That’s the sound of the lifeboat as it hits the water.
But I don’t expect the deluge of seawater to come over the front of the boat.
And now I’m soaked.
I suppose it serves me right for wanting to be right at the front of the boat.
So here I am with my (now rather wet) 8mm cine camera in hand, cold and wet.
And this is just the start of the trip out to sea, and back, on the Fleetwood Lifeboat.
But how on earth did I manage to get myself a ride on this brand new RNLI lifeboat?
I’m 15 years old. And I enrol in the Duke of Edinburgh Bronze Award scheme.
For the project part of the award, I decide to make an animated film.
Yep, real film. 8mm film. In the 1970s, video is only what a few people at the BBC do.
So I create a few plasticine characters and set up the scene. I expose one frame of the film. Then I move the characters a millimetre or so. And expose another frame.
At 16 frames per second, this takes many hours over several weeks. But eventually, it’s time to send off the 4-minute film to Kodak for developing.
I’m pretty pleased with the outcome.
So I ask a teacher if I can do a “film show” one lunchtime for my school friends.
“Good idea. And let’s charge them,” says the teacher. “We’re raising funds for the Royal National Lifeboat Institution this month, and we could make some money for that great cause.”
Pay 3d to Watch My Movie!
So the day of the film show arrives. I bring in my cine projector from home and set everything up in the darkened science lab.
My best friend mans the door at lunchtime, and everyone pays to watch the 4-minute cartoon… plus another supporting video I’ve made of a few school friends being silly.
Everyone’s charged 3d. Or maybe it’s 6d… (for you millennials, that equates to approximately one penny and 2.5p).
Whatever… I don’t expect to have to go to the Headmaster’s office a few days later.
You know that feeling in the pit of your stomach when the classroom door opens mid-lesson, and you hear the words, “Would David Withington please go to the Headmaster’s office”…
I can’t think of any rule I’ve broken. So I just follow the teacher.
“Just sit there and wait,” she says in the nonchalant way only 1970s schoolteachers could act.
So I sit down carefully on the chair and I wait silently outside the dark-stained wood-panelled door, my short legs dangling over the edge of the seat, gently swinging, my mind wandering and wondering.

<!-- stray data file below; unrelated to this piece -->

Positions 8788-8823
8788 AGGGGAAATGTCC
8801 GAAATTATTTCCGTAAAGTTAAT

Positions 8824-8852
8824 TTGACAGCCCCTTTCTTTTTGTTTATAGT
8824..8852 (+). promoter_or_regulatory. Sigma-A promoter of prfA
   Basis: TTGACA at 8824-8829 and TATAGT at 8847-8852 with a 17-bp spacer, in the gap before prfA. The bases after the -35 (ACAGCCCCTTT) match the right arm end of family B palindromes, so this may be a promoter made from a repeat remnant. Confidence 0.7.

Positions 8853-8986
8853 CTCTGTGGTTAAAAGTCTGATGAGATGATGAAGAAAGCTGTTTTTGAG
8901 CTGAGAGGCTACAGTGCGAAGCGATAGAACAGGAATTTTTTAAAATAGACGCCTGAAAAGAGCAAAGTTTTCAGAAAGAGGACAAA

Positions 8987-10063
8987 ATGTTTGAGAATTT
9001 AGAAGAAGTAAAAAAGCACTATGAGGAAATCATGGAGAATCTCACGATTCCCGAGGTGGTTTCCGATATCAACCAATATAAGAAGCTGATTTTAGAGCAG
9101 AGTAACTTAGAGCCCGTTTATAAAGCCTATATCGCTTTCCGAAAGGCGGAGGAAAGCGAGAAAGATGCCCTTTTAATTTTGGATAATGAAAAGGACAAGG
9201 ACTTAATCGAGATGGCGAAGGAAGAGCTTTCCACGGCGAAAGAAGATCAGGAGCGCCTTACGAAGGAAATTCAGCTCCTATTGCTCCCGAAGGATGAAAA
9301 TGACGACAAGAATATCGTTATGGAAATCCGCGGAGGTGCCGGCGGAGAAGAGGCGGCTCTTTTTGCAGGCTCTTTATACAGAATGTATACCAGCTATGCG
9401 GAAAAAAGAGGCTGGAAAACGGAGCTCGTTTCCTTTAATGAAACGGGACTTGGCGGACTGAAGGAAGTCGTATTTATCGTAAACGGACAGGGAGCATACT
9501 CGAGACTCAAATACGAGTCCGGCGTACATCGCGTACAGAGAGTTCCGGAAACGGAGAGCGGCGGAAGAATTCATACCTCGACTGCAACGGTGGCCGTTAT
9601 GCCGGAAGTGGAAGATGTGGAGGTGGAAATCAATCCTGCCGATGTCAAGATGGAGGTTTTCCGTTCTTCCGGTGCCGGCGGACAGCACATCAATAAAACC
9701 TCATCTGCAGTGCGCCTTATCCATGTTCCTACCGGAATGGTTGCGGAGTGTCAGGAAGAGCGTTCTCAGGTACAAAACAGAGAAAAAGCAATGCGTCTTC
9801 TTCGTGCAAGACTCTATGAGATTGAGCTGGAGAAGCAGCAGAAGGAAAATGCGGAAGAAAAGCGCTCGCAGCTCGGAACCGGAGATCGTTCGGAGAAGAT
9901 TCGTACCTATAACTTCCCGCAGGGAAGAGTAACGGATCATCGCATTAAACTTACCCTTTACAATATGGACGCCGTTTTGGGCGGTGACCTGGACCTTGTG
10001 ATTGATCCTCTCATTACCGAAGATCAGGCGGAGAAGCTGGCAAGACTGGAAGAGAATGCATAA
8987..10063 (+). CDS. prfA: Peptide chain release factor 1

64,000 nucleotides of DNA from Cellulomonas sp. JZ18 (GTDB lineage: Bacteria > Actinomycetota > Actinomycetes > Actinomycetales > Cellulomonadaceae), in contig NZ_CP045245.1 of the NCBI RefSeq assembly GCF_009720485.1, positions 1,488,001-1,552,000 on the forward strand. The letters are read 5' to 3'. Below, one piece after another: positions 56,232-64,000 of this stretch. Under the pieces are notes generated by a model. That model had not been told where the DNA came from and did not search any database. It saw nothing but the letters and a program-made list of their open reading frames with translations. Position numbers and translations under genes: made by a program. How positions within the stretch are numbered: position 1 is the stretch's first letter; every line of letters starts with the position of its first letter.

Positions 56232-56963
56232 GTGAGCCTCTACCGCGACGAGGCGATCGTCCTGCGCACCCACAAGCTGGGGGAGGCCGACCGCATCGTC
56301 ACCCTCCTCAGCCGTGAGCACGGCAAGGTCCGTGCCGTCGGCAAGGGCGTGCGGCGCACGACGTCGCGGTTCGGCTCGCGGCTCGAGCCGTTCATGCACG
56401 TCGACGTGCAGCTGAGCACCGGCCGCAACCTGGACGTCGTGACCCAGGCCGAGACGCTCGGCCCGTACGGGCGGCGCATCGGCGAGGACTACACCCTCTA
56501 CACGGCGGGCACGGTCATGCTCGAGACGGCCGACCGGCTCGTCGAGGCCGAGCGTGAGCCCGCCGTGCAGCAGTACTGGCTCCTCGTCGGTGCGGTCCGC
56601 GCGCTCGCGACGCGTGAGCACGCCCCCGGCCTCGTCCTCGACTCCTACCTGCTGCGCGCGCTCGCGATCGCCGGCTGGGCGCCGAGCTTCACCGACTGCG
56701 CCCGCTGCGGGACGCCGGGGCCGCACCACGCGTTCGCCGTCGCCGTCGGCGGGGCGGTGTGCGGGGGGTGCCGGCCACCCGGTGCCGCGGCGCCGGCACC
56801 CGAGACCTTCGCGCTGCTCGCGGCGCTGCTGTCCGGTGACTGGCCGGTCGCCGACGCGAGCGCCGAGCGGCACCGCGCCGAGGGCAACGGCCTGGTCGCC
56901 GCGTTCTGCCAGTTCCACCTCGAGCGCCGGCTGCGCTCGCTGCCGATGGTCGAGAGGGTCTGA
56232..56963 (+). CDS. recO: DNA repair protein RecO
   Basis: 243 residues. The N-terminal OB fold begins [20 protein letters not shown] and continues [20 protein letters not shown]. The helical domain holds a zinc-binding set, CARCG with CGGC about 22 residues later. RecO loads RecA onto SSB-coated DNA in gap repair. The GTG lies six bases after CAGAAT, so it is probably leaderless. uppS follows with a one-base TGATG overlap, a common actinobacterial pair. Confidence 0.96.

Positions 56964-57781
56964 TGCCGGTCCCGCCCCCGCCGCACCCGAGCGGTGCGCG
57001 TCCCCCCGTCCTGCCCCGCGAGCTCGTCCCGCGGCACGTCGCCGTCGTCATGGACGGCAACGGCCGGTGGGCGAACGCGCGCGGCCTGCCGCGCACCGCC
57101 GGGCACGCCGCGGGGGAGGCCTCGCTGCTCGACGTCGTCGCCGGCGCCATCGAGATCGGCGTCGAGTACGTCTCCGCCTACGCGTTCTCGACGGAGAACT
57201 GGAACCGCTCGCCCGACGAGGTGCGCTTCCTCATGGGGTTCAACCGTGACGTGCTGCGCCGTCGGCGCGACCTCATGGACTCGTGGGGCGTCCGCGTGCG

Eventually, after what seems like an eternity, the door opens and I’m invited inside.
“David. This is Mrs Smith…” (well, that might not actually be her name but I can’t remember it after so long).
“Mrs Smith is the regional representative of the RNLI.”
Mrs Smith shakes my hand and, in a mild, friendly voice says, “I just want to say a huge thank you, David, for raising money for the RNLI with your film show.”
My fear subsides and turns into a proud, beaming smile.
“We’ve raised enough money to buy a brand new lifeboat. And we’d like you to be our guest when we launch it”.
Into The Water
So that’s how I end up at the front of the lifeboat on a mild Saturday afternoon.
There are a few dozen guests and dignitaries. And we all gather in the lifeboat house to climb aboard the lifeboat.
We position ourselves carefully around the front and sides of the boat. With cine camera in hand, I’m given the coveted position at the front. The lifeboat is launched, down the ramp we go… and we hit the water at a considerable speed.
Yes, I’m wet. Yes, my camera now has seawater on it.
But I have some valuable footage.
And a story to tell you, more than 45 years later.
Ride the Lifeboat
So if you ever get the chance to launch a lifeboat, do it!
I hope it’s never launched in an emergency. But, thankfully, the chance of that on a cruise ship is minimal.
Hey, I’m still glad cruise ships have lifeboats. It gives us an extra sense of security.
And I’m grateful for the wonderful RNLI charity which saves many lives around the British coast every year. Thankfully, most of us will never need them. But isn’t it good to know that they’re always there for us?
So the next time you’re at the seaside, remember to pop into the RNLI charity shop and give them some support.
Maybe you could be very modern… and make them a video.
Are there enough lifeboats on a cruise ship?